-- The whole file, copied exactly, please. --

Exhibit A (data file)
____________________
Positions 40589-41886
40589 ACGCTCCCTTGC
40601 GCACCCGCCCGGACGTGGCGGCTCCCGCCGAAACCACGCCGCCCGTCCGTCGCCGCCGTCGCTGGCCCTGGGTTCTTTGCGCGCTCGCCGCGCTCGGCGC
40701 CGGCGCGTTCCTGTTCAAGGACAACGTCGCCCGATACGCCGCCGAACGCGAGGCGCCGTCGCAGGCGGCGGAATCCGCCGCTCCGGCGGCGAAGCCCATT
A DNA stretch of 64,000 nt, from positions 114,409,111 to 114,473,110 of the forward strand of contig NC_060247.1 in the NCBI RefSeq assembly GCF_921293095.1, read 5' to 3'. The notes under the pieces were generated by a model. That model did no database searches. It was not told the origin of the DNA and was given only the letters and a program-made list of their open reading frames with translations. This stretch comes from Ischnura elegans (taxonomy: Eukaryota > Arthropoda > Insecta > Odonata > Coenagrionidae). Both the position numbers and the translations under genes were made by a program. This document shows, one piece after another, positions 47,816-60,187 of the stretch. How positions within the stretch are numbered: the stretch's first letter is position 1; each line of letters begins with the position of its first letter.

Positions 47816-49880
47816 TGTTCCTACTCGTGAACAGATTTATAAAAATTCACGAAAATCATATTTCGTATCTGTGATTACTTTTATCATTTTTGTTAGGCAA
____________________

Positions 40589-41886
40589 ACGCTCCCTTGC
40601 GCACCCGCCCGGACGTGGCGGCTCCCGCCGAAACCACGCCGCCCGTCCGTCGCCGCCGTCGCTGGCCCTGGGTTCTTTGCGCGCTCGCCGCGCTCGGCGC
40701 CGGCGCGTTCCTGTTCAAGGACAACGTCGCCCGATACGCCGCCGAACGCGAGGCGCCGTCGCAGGCGGCGGAATCCGCCGCTCCGGCGGCGAAGCCCATT
A DNA stretch of 64,000 nt, from positions 114,409,111 to 114,473,110 of the forward strand of contig NC_060247.1 in the NCBI RefSeq assembly GCF_921293095.1, read 5' to 3'. The notes under the pieces were generated by a model. That model did no database searches. It was not told the origin of the DNA and was given only the letters and a program-made list of their open reading frames with translations. This stretch comes from Ischnura elegans (taxonomy: Eukaryota > Arthropoda > Insecta > Odonata > Coenagrionidae). Both the position numbers and the translations under genes were made by a program. This document shows, one piece after another, positions 47,816-60,187 of the stretch. How positions within the stretch are numbered: the stretch's first letter is position 1; each line of letters begins with the position of its first letter.

Positions 47816-49880
47816 TGTTCCTACTCGTGAACAGATTTATAAAAATTCACGAAAATCATATTTCGTATCTGTGATTACTTTTATCATTTTTGTTAGGCAA